Monkey Shoulder has usurped Johnnie Walker as the best-selling Scotch whisky among the world’s top bars, although bartenders appear to remain uninspired by Scotch.
The report is compiled from a survey of award-winning bartenders, and bar owners, managers and head bartenders working for award-winning bars around the world.
Monkey Shoulder was named the preferred Scotch at 22% of bars, with Johnnie Walker named by 17%.
Hamish Smith, editor of the Brands Report, said: ‘This is part of a wider trend away from blends and towards malts.
‘When we started polling, this list was dominated by blends, where now it is single malts. Monkey Shoulder has capitalised.’
The blended malt released a smoky version exclusively for bars in 2017, in response to calls for a smoky, mixable Scotch.
League tables: The most popular Scotch whiskies among the world’s best bars (Source: Drinks International)
Blends (including Monkey Shoulder) accounted for 40% of the best-selling Scotch whiskies, and just 20% of the most asked-for brands.
Smith added: ‘Brand owner William Grant’s clarity of positioning both in price (it’s more than blends but less than malts) and market (bars) has seen it gain share.
‘If we needed further evidence, it is sitting pretty at the top of the trending list. Johnnie Walker is nowhere to be seen.’
Elsewhere around the world, Maker’s Mark usurped Bulleit as the best-selling American whiskey, with Michter’s the trendiest, while Jameson continued to stand firm in its position as the best-selling and most-asked for Irish whiskey.
The same can be said for Japanese whisky Nikka, which tops both lists for world whisky, a segment dominated by Japanese brands.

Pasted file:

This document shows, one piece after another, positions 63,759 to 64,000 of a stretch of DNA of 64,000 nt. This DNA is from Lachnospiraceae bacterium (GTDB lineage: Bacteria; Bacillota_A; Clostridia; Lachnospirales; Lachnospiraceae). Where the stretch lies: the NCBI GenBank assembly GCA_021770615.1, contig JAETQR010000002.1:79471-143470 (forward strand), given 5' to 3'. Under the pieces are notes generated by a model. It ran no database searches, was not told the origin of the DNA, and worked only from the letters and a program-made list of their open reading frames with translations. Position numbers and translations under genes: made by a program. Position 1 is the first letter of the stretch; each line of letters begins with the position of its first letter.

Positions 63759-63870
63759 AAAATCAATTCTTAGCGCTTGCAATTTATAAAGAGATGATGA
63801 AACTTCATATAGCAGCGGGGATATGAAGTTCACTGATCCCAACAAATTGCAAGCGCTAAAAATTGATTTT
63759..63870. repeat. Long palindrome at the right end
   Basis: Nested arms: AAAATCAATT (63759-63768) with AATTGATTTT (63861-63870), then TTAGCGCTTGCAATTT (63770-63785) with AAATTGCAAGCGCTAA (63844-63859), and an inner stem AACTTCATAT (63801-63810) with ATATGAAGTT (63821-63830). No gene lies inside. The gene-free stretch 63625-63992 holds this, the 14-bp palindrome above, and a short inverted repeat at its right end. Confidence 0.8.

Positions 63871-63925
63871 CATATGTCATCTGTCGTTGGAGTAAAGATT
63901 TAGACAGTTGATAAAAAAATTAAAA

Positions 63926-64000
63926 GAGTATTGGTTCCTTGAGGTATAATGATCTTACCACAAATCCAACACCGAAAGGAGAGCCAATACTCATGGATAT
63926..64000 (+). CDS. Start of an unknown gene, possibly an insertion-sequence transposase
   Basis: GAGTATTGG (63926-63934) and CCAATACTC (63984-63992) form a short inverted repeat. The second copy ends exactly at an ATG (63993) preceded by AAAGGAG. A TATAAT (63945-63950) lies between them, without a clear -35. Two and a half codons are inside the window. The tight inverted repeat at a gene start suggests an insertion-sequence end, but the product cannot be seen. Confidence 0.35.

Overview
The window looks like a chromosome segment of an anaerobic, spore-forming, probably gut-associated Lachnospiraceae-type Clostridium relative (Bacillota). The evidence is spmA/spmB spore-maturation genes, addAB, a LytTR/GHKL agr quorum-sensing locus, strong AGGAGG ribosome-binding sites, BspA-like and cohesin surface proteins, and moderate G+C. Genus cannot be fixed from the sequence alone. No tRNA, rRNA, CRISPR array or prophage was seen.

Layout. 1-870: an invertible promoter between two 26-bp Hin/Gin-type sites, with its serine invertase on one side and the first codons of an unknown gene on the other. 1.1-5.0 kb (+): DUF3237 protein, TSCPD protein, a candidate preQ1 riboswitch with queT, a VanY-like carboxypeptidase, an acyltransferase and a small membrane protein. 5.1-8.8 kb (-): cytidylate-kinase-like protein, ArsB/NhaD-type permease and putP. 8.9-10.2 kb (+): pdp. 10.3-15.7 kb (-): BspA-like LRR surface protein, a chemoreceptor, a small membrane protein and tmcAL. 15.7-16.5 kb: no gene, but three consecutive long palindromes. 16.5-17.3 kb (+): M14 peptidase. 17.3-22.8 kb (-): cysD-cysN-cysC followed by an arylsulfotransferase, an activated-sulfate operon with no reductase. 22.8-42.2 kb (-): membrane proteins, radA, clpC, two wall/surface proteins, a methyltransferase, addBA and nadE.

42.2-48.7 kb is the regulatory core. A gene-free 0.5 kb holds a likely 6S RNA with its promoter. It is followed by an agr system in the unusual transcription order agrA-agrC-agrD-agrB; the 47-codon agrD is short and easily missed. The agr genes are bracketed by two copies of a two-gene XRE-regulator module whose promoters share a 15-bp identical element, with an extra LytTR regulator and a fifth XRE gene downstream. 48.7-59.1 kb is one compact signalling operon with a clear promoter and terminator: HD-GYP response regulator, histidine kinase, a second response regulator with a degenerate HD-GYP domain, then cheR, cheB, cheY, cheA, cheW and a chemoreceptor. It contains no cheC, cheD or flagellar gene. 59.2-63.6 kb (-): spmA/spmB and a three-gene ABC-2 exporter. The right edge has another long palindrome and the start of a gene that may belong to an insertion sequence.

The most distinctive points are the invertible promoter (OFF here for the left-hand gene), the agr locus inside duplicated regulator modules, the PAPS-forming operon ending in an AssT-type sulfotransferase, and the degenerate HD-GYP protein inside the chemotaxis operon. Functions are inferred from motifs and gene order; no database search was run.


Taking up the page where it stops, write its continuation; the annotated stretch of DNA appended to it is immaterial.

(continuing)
However, when asked to name their favourite brands to work with, bartenders failed to place a whisky – of any kind – in the top 10.
Instead, bartenders preferred to use gin, rum and vodka, with Plantation rum the most popular brand to work with.
Smith remarked: ‘Our poll indicates that bartenders aren’t in love Scotch brands in the way they are with brands from other categories.’
Classic cocktails: Only three whisky cocktails, including the Old Fashioned, were named among the world’s best selling
As in previous years, just three whisky cocktails were voted into the top 50 most popular classics in the world – the Old Fashioned, Whisky Sour and Penicillin.
Smith explained that as classic cocktails were mostly conceived in America during the 19th and early 20th centuries, where Bourbon and rye were the easiest whiskies to obtain, Scotch has very few classic drinks to its name.
He said: ‘Scotch has never had an easy relationship with cocktails. When the modern cocktail movement arrived, bartenders defaulted to classic recipes as the blueprint, which meant gin, rum, brandy and American whiskey.
‘It took Scotch producers decades to react to this new opportunity – preferring, in many cases, to stick to the slightly pompous teaching that Scotch was too fine and precious to be mixed.
‘The seemingly relentless drive to make age statement Scotch a luxury item, while passing off NAS malts or blends as “more mixable” is old thinking. The modern cocktail movement, like the elite chef world, doesn't compromise on ingredients or flavour.’
Drinks International surveyed 127 high-end bars from 38 countries around the world, with a high number of respondents from the US, England, Australia and Singapore.
Smith said: ‘If this report is anything it is a snapshot of the behaviours at the elite end of the bar business – not definitive, not absolute, but insightful nonetheless’.
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